Students in Phoenix

Putting this out in case anyone is looking for other people like myself just starting out and trying to study for the knowledge tests.

I live near Mesa/gateway which is where I’ll be starting my training in late September and I’m hoping meet and study with other students (or if any of you professionals have a layover and are able to help out).

I understand the knowledge tests are all about wrote memorization but that doesn’t help with VOR , reading a sectional and other things that come with XC.

I find with a lot of things in life when I have other people around me , I hold myself more accountable. If you’re the same, let’s make our dreams come true together!

Nothing wrong with a study group but you’re incorrect in the above. Rote works for the EVERY question on EVERY FAA Knowledge exam.


I’m Norfolk, VA ORF. Starting out it seems like an overwhelming amount of information because it is until you start chewing one bite after another. Just don’t stop. I used Private Pilot Prep from ASA on the App Store. I went through each knowledge category at rate of about 1 section a day in the beginning. While I was going through the questions I reviewed the materials referenced in the questions and highlighted it and tabbed the FAR/AIM. In about a week or two you’ll be able to get through multiple sections confidently answering all the questions CORRECTLY and scoring in the 90s (shoot for 100) on the practice exams. I’m currently using Sheppard Air to prepare for the IRA & CFII it’s important to follow their study guide when you get to that one. I haven’t started flying yet so this knowledge is purely just memorization.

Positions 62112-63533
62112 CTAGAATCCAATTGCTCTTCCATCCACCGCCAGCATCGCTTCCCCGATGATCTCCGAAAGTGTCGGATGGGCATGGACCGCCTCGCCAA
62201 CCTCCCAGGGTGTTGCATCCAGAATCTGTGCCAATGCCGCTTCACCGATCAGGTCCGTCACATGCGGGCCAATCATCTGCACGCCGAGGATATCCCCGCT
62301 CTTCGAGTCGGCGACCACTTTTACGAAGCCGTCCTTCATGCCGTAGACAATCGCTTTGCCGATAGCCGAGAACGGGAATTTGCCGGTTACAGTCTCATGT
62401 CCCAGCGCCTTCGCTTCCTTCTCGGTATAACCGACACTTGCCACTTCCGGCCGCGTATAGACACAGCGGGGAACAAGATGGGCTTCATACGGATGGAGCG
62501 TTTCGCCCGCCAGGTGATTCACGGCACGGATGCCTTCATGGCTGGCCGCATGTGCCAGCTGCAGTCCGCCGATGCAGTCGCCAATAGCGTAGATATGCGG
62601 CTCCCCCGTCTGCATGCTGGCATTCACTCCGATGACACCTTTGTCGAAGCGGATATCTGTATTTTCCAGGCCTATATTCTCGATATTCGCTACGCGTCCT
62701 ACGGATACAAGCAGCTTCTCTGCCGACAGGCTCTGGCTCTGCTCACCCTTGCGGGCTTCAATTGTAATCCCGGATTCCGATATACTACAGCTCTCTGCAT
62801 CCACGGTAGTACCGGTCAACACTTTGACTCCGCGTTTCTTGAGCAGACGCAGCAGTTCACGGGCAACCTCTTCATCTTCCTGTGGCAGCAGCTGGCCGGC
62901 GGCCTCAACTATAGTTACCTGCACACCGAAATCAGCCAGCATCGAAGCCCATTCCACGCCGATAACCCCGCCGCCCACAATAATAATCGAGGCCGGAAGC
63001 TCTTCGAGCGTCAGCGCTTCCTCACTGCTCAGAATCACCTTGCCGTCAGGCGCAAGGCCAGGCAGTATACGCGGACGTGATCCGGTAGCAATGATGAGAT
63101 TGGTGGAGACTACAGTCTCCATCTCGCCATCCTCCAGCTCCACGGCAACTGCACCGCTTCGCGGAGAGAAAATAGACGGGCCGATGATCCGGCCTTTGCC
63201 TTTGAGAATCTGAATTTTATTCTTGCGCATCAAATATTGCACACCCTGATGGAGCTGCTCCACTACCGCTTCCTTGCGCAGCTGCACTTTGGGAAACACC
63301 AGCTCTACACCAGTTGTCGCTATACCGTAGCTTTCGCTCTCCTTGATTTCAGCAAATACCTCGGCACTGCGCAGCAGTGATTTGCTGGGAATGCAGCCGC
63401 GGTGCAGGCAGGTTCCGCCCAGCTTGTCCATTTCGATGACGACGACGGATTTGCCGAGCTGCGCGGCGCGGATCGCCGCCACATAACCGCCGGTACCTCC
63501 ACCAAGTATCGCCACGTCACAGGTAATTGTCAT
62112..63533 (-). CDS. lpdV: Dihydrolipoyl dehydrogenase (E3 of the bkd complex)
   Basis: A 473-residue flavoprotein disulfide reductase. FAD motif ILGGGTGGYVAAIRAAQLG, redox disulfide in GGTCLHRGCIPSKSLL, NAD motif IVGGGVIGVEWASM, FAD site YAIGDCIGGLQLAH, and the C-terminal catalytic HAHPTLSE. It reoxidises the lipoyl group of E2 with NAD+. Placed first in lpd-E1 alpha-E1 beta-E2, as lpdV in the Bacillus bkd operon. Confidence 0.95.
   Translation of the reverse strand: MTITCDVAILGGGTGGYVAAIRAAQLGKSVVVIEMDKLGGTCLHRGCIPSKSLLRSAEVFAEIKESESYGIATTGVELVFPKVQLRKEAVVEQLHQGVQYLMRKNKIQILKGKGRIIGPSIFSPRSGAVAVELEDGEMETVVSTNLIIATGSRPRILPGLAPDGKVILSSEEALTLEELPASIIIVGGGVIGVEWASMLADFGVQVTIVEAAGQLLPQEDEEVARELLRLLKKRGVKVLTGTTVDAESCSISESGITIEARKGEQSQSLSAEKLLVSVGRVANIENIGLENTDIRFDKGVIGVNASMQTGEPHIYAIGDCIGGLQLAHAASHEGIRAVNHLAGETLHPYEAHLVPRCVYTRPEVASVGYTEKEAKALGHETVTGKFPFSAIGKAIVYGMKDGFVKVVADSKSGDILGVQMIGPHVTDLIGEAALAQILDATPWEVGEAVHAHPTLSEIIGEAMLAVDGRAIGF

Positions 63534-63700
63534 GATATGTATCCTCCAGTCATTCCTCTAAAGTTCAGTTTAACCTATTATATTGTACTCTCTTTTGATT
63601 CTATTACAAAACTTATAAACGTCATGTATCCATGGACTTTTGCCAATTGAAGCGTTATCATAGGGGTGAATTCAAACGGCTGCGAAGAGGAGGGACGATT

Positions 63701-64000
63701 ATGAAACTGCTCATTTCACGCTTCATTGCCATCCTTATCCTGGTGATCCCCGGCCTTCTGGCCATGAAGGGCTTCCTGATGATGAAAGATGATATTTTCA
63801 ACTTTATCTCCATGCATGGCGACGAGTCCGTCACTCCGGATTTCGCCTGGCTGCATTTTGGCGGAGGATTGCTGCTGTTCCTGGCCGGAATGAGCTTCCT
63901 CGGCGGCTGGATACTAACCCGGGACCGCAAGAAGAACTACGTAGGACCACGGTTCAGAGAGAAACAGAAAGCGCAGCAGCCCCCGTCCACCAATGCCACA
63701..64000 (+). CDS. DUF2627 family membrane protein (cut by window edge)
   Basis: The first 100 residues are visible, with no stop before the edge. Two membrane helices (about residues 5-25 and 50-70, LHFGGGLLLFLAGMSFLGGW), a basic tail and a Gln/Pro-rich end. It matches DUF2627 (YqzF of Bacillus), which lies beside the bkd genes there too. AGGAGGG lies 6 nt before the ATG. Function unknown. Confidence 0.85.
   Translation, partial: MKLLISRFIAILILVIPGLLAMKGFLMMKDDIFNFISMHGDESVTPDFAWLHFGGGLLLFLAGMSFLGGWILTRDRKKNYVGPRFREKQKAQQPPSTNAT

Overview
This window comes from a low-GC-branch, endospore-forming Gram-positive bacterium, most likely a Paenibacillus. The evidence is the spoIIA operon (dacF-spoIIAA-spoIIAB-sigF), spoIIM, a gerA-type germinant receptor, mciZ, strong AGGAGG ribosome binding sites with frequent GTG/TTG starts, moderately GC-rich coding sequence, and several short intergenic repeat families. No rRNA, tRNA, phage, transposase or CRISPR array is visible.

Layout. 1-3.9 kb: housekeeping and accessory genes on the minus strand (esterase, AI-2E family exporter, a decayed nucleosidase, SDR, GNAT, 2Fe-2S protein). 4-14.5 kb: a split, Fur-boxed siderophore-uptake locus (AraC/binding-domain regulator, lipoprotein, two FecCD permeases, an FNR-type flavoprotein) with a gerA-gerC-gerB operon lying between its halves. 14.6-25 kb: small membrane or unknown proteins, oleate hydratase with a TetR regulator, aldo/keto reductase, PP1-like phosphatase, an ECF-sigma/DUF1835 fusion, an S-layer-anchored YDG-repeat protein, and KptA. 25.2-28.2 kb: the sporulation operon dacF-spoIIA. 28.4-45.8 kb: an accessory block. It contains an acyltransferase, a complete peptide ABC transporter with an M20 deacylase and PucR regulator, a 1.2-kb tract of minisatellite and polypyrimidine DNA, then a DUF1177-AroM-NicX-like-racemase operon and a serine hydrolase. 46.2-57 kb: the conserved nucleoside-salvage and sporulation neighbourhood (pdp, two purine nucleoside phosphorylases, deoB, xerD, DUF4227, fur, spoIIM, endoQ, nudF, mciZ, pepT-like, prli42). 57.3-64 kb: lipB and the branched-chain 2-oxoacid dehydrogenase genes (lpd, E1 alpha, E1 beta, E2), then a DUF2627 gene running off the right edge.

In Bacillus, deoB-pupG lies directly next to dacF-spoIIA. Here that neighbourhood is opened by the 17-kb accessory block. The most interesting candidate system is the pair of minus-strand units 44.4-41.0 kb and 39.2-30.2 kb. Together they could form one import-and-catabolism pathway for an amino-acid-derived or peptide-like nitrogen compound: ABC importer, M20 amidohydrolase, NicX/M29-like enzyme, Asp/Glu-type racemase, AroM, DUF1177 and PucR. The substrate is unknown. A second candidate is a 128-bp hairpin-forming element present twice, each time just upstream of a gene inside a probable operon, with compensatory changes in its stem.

Rote memorization is the #1 method to passing the FAA exams; however, some need to understand the “why’s” behind the question and answer, and that’s okay. Study groups are great, whether they’re in-person (at training center) or virtual. You can also prepare for checkrides via study groups by going over materials like the ASA Oral Exam Guides’, which can be purchased online, or found spares/left behinds in the training center.


I am a huge fan of the ASA oral exam guides. I have occasionally still referenced mine when trying to remember certain regulations.

I do too! It was my favorite study tool throughout my training and my tabbed and highlighted books still help me today! The fact that it has the answers along with the specific source is great!


Continuing on the discussion with the ASA Oral Exam Guides, I used them during my instructing time and marked up my own between stumped topics for myself, but also kept tallies on students and found correlating topic trends which I was able to focus deeper during evaluation and mock checkride flight events as an instructor/lead. I still have them to this day and refer to them when I conduct a flight review for a local pilot at my airport.